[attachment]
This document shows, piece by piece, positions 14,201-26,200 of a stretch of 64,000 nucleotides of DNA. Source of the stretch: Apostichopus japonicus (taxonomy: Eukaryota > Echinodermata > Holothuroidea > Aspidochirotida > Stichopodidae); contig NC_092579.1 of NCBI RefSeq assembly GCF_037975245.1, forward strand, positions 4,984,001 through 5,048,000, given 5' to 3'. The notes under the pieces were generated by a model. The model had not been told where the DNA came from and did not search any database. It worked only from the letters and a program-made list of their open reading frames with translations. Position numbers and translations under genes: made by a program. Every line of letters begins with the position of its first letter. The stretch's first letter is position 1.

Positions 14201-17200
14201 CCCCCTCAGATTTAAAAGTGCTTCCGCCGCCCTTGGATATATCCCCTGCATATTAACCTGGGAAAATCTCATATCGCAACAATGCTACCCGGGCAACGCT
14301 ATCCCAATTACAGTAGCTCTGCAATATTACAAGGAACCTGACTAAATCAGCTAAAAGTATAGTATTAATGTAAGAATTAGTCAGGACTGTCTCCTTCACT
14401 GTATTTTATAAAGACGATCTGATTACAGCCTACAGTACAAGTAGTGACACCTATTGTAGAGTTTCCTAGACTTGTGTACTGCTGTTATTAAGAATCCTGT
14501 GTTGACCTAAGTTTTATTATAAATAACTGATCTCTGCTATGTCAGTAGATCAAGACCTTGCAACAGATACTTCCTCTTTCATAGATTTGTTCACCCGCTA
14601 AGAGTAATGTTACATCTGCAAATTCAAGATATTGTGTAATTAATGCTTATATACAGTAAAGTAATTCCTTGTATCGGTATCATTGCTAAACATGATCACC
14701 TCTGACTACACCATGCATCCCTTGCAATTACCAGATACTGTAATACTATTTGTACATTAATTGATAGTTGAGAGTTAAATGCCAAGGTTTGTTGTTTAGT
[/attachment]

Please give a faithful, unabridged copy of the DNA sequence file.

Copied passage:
This document shows, piece by piece, positions 14,201-26,200 of a stretch of 64,000 nucleotides of DNA. Source of the stretch: Apostichopus japonicus (taxonomy: Eukaryota > Echinodermata > Holothuroidea > Aspidochirotida > Stichopodidae); contig NC_092579.1 of NCBI RefSeq assembly GCF_037975245.1, forward strand, positions 4,984,001 through 5,048,000, given 5' to 3'. The notes under the pieces were generated by a model. The model had not been told where the DNA came from and did not search any database. It worked only from the letters and a program-made list of their open reading frames with translations. Position numbers and translations under genes: made by a program. Every line of letters begins with the position of its first letter. The stretch's first letter is position 1.

Positions 14201-17200
14201 CCCCCTCAGATTTAAAAGTGCTTCCGCCGCCCTTGGATATATCCCCTGCATATTAACCTGGGAAAATCTCATATCGCAACAATGCTACCCGGGCAACGCT
14301 ATCCCAATTACAGTAGCTCTGCAATATTACAAGGAACCTGACTAAATCAGCTAAAAGTATAGTATTAATGTAAGAATTAGTCAGGACTGTCTCCTTCACT
14401 GTATTTTATAAAGACGATCTGATTACAGCCTACAGTACAAGTAGTGACACCTATTGTAGAGTTTCCTAGACTTGTGTACTGCTGTTATTAAGAATCCTGT
14501 GTTGACCTAAGTTTTATTATAAATAACTGATCTCTGCTATGTCAGTAGATCAAGACCTTGCAACAGATACTTCCTCTTTCATAGATTTGTTCACCCGCTA
14601 AGAGTAATGTTACATCTGCAAATTCAAGATATTGTGTAATTAATGCTTATATACAGTAAAGTAATTCCTTGTATCGGTATCATTGCTAAACATGATCACC
14701 TCTGACTACACCATGCATCCCTTGCAATTACCAGATACTGTAATACTATTTGTACATTAATTGATAGTTGAGAGTTAAATGCCAAGGTTTGTTGTTTAGT